More businesses seeking graduates fluent in foreign languages

Jimmy Miller

Learning a foreign language might be the key to finding a job upon graduation, according to a study by the Princeton Review.

Françoise Massardier-Kenney, director for Kent State’s Institute for Applied Linguistics, said the country is beginning to understand the implications of the globalization of the American economy.

“Obviously, when the Web started to be used as a resource, it definitely had an impact,” Massardier-Kenney said. “Internationalization of all activities … requires a lot of communication in (different) languages, even if they know English.”

The Department of Labor has determined that a job such as translating and interpreting is one of the 15 fastest growing occupations in America, which Massardier-Kenney said is because of the global growth where companies conduct business.

“It used to be that the U.S. was the biggest game in the world,” Massardier-Kenney said, “but it’s no longer the case.”

Massardier-Kenney referenced China, where millions of students are being trained to speak English in order to successfully export products to the United States, she said.

Similarly, Geoffrey Koby, associate professor for Modern and Classical Language Studies, said translators and interpreters are “a key link between cultures.”

“There’s a saying that says if 1,000 Japanese-American lawyers died, life would go on. If 1,000 Japanese-American translators died, there’s a problem,” Koby said.

“Not entirely serious, but the point is well taken. Translators … are indispensable.”

For Samantha Ulickas, sophomore French and German translation major, understanding language and culture is not just necessary — it is a passion.

“I love foreign languages,” Ulickas said, “and I always had been fond of languages, and I couldn’t decide what language to choose because I studied three in high school.”

Carrying her passion to the collegiate level, Ulickas’ decision to double major in two foreign languages does not go without rationale.

“The world is becoming more international,” Ulickas said. “People could be traveling more. Businesses are expanding and becoming more international. They just want to understand more cultures, and the best way to understand people is to learn their languages.”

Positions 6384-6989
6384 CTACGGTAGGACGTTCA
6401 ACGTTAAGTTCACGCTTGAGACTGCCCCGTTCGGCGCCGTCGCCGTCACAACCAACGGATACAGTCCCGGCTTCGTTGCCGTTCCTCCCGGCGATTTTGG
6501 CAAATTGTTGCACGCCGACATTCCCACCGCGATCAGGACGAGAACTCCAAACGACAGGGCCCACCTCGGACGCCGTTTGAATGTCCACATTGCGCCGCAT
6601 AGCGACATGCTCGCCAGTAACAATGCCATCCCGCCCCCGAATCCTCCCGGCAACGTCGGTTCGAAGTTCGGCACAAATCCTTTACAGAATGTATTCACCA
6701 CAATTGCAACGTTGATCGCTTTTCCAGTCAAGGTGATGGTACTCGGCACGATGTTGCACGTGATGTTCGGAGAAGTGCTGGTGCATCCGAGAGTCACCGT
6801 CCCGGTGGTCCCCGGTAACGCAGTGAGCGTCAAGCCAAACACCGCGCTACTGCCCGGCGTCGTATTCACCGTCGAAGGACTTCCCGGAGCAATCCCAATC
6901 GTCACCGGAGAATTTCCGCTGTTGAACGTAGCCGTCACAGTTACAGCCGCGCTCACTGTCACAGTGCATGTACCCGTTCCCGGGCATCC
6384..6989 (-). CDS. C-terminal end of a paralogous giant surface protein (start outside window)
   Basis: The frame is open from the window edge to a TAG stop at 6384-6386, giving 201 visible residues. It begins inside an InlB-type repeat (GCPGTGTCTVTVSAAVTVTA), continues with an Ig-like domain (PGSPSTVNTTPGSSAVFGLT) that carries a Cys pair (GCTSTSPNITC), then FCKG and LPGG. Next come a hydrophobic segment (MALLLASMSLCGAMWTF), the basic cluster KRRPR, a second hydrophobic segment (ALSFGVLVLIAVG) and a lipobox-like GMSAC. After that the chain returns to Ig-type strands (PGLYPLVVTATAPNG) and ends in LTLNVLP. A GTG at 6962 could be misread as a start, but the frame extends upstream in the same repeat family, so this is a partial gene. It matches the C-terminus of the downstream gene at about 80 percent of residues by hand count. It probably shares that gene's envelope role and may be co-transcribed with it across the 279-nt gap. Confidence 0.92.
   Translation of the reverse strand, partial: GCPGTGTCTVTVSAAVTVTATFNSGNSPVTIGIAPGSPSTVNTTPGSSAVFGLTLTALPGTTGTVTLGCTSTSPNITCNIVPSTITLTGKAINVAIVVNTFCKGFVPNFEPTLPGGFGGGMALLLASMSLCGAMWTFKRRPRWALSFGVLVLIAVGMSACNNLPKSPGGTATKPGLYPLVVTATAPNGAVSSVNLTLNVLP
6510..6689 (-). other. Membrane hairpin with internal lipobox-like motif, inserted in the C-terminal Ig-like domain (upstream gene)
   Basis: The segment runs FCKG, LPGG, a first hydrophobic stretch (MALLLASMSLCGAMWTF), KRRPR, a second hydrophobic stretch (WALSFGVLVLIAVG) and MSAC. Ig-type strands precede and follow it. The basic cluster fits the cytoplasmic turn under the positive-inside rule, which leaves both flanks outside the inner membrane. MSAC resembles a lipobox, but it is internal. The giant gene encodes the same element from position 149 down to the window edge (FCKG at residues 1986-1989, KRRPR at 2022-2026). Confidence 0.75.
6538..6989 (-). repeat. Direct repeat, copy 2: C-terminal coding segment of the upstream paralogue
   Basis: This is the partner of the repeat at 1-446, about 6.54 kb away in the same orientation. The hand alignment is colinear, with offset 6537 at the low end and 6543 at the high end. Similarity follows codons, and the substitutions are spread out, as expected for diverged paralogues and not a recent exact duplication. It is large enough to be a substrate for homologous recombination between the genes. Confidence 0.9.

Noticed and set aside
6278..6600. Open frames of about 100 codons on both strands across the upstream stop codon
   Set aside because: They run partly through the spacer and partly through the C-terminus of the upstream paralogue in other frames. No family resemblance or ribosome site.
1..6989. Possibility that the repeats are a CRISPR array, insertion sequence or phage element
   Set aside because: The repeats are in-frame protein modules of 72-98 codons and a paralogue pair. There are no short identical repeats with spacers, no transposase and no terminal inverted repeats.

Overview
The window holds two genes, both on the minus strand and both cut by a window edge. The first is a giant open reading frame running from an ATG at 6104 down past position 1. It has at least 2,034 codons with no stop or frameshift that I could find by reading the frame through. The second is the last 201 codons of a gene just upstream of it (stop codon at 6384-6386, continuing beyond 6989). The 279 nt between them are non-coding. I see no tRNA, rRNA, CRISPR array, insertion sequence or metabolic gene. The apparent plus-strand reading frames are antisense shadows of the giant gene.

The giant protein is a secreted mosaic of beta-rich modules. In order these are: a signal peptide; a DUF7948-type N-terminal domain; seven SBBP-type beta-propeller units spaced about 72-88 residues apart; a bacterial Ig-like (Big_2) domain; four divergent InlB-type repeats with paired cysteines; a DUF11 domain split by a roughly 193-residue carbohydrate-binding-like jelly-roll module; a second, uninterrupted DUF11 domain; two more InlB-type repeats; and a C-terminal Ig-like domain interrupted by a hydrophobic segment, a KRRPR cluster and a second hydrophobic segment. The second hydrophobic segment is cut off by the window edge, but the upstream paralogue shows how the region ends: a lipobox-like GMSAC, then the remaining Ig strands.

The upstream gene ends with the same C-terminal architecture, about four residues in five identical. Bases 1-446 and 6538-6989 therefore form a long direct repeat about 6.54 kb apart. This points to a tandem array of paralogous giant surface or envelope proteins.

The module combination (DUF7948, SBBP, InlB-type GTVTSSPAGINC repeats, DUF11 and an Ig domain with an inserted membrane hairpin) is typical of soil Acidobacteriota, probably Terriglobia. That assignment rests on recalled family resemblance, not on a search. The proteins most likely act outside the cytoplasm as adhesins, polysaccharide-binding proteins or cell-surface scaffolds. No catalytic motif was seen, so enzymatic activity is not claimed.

According to the Department of Labor, roughly 25,000 jobs are expected to become available for those who can interpret a foreign language by understanding spoken language, translate a foreign language or understanding a written language.

Koby said not all businesses need to go global, but those that do need to be careful to hire a well-trained translator.

“Language skill is a prerequisite,” Koby said about students who want to become translators. “The level of skill in order to be successful is much higher than what you get in a Bachelor’s degree. Generally, students spend a semester abroad.”

To understand two languages is one thing, but to be fluent in that understanding is another. For instance, junior French literature, culture and translation major Gabrielle Mazzullo said students should be able to speak like a native.

Businesses “probably want you to be able to jump right into a conversation,” Mazzullo said. You will need to “be able to hold a conversation and help them with their inquires without any problems.”

Massardier-Kenney said it is a tough profession to get into but can prove worthwhile.

“Middle- to high-level jobs are going to non-Americans,” Massardier-Kenney said. “It’s a very complex profession. (One) must have linguistic skills, research skills, cross-cultural skills, technological skills. … You must be extremely flexible and master a number of those skills.”

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